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Wow!  More out of the vitamin-D-has-greater-importance-than-we-ever-thought camp: Low vitamin D levels in the blood lead to unhealthy blood vessels.  You heard right, new research shows a link between vitamin D concentrations and cardiovascular health.

A study conducted by researchers from the Emory/Georgia Tech Predictive Health Institute showed that participants with the lowest D levels had an increased blood pressure, and thus increased risk of heart disease and stroke.  Even more amazing is that when the participants increased their blood levels of vitamin D, their blood pressure went down.  Amazing

Here’s how they found out: The 554 participants in the study were Emory or Georgia Tech employees with an average age of 47 and in general good health.  Blood levels of vitamin D were measured.  The average concentration of 25-hydroxyvitamin D (a stable form of the vitamin reflecting diet as well as that produced in the skin) in participants’ blood was 31.8 nanograms per milliliter.  In this group, 14% had 25-hydroxyvitamin D levels considered deficient (less than 20 nanograms per milliliter), and 33% had levels considered insufficient (less than 30 nanograms per milliliter).

Researchers monitored the blood vessels’ ability to relax by using a blood pressure cuff.  To allow blood to flow back into the arm, blood vessels must relax and enlarge–a change measured by ultrasound.  The researchers also examined the resistance to blood flow imposed by the arteries.

After controlling for factors like age, weight and cholesterol, people with lower vitamin D levels still had stiffer arteries and impaired vascular function.  Lead author Ibhar Al Mheid, MD, a cardiovascular researcher at Emory University School of Medicine said,

“We found that people with vitamin D deficiency had vascular dysfunction comparable to those with diabetes or hypertension.”

The researchers believe that vitamin D acts to strengthen the endothelial cells and muscles that surround blood vessels.  Al Mheid also believes that it could be reducing levels of angiotensin, a hormone that drives increased blood pressure, or regulating inflammation.  Wow, I wonder what these results mean for the overuse of statins?

But again, the best part: Those study participants with low blood vitamin D levels that then increased their concentrations by either supplementing or spending more time in the sun, were rechecked after six months and showed improvement to their vascular health measures and lowered their blood pressure.  Booyah!  Forty-two participants with vitamin D insufficiency whose levels later went back to normal had an average drop in blood pressure of 4.6 mmHg.  The study’s findings were reported at this year’s annual American College of Cardiology meeting in New Orleans.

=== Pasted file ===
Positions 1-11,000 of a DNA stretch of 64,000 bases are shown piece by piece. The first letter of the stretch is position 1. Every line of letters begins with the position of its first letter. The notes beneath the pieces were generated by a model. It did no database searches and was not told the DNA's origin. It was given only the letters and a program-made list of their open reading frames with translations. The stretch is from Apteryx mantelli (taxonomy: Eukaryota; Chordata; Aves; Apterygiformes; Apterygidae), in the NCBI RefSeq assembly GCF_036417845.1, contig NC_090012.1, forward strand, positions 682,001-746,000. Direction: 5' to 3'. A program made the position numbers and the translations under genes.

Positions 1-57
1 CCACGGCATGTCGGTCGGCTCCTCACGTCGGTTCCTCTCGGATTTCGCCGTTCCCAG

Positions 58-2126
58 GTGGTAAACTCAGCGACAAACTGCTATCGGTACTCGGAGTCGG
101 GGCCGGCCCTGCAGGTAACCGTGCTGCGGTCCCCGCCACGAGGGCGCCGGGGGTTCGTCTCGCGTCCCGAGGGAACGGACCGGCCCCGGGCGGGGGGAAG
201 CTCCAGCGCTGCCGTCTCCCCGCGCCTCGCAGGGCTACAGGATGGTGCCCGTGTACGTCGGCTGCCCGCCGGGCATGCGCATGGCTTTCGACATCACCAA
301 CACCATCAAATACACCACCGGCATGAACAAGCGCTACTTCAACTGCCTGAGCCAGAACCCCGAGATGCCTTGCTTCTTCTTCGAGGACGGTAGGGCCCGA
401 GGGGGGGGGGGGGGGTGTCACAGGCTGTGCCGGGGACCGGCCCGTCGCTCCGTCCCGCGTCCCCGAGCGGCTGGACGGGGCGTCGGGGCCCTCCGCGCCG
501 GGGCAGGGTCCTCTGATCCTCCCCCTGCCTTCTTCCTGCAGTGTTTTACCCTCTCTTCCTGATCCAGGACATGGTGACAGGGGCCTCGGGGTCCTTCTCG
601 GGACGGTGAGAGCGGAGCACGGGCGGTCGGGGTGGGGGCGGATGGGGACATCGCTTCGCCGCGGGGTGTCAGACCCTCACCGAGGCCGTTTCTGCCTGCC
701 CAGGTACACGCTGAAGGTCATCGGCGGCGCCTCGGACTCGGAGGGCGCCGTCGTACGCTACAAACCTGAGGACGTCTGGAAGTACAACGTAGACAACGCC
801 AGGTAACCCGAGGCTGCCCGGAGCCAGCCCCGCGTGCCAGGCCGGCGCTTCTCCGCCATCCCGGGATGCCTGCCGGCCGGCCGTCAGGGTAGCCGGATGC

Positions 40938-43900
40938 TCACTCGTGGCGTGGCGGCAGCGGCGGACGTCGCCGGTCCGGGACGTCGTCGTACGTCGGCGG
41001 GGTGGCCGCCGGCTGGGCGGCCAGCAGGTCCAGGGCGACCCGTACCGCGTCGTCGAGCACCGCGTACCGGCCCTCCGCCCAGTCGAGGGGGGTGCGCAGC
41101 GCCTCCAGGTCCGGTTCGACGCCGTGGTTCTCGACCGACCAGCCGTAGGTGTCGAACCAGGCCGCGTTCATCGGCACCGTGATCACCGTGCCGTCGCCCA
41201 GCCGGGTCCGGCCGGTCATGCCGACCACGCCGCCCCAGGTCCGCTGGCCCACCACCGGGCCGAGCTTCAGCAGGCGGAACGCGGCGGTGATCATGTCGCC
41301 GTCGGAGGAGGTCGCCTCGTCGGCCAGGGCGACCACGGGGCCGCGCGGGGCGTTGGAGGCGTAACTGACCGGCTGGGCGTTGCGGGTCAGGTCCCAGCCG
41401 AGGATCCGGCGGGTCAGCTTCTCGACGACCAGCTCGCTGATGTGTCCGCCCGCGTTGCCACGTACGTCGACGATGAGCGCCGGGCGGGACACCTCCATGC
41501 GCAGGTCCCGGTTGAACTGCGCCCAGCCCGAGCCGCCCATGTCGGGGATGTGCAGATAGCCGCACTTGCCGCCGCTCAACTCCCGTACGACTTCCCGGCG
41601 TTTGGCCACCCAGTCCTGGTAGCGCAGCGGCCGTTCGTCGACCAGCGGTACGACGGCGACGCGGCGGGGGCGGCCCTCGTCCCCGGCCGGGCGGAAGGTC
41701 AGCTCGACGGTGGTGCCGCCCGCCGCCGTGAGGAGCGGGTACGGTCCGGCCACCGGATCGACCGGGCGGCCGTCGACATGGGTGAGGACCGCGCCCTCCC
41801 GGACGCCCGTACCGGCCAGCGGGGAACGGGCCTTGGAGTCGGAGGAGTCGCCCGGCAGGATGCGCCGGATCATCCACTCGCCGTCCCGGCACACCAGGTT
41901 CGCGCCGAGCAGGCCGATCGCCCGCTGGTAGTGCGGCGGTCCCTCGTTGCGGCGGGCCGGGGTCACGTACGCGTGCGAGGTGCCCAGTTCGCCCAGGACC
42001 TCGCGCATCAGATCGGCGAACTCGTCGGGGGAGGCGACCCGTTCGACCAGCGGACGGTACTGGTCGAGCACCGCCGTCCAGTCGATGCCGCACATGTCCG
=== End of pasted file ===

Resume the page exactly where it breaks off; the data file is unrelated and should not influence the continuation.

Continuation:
What can I say other than “heck yes!“  Why should I care about these results?  Because it makes the universe more understandable to me.  I know with certainty that human health operates within universal laws.  I know that the increased incidence of high blood pressure today is not due to a lack of statin medication.  I also know that health is not random (genetics), and that vitamin D insufficiency is epidemic in North America.  Furthermore, it is not lost on me that blood vitamin D levels are low in many people at a time when dermatologists have scared people out of the sunshine and into big hats and SPF5000.

Here is just some more evidence that sun energy is essential to human health.  Everybody needs unprotected sun exposure on a daily basis, period.  Supplementation helps, but nothing–and I mean nothing–beats the healing energy of our life-giving sun.

It’s nice to have a doctor who really knows you.  I always say, there’s a big difference between healers and technicians.  Technicians know the ins-and-outs of their discipline, but they often lack the interpersonal skills necessary to make their patients feel comfortable.

Knowing one’s patients–their lives, family details, what drives them, their values–helps a doctor effectively communicate recommendations, and increases the likelihood that the patient will either follow through with the plan, or at least that the two can work together to find an alternative course of treatment.  Without having this type of interaction, the doctor-patient relationship runs the risk of becoming one of authority-subordinate, nag-nagged or money grubber-chump.

Take my doctor, Dr. W, for example: he knows me.  He knows my family, my work, my job, my beliefs, and so on.  But best of all, he knows my health habits.  He knows that I work out regularly; he knows that I take vitamins, and he knows that I don’t do drugs or alcohol.  To top it all off, he knows that I am probably not going to take his statins.  Yes, that’s right–I don’t care if my LDLs are one-bleepity-bleep–no statins for me, thank you very much.

I love that he knows this about me.  When giving me my annual physical exam results, he leaves a nice voicemail message, finishing it off with, “And your cholesterol is high.  I’m recommending statins, so I’ll call the pharmacy and leave the prescription because I know you’ll probably tell me that you’re not going to take them.”

Ah, good ol’ Dr. W.  He knows me in and out.  He knows what I’ll do and what I won’t.  He genuinely cares about me, my work, and my family; and that’s why I keep going back to see him.  Dr. W is a healer because he knows how to listen, is observant and doesn’t try to overpower me with his health-authority bull$&*!  Good health care, Dr. W, and I appreciate it.  But I’m still not taking any statins.

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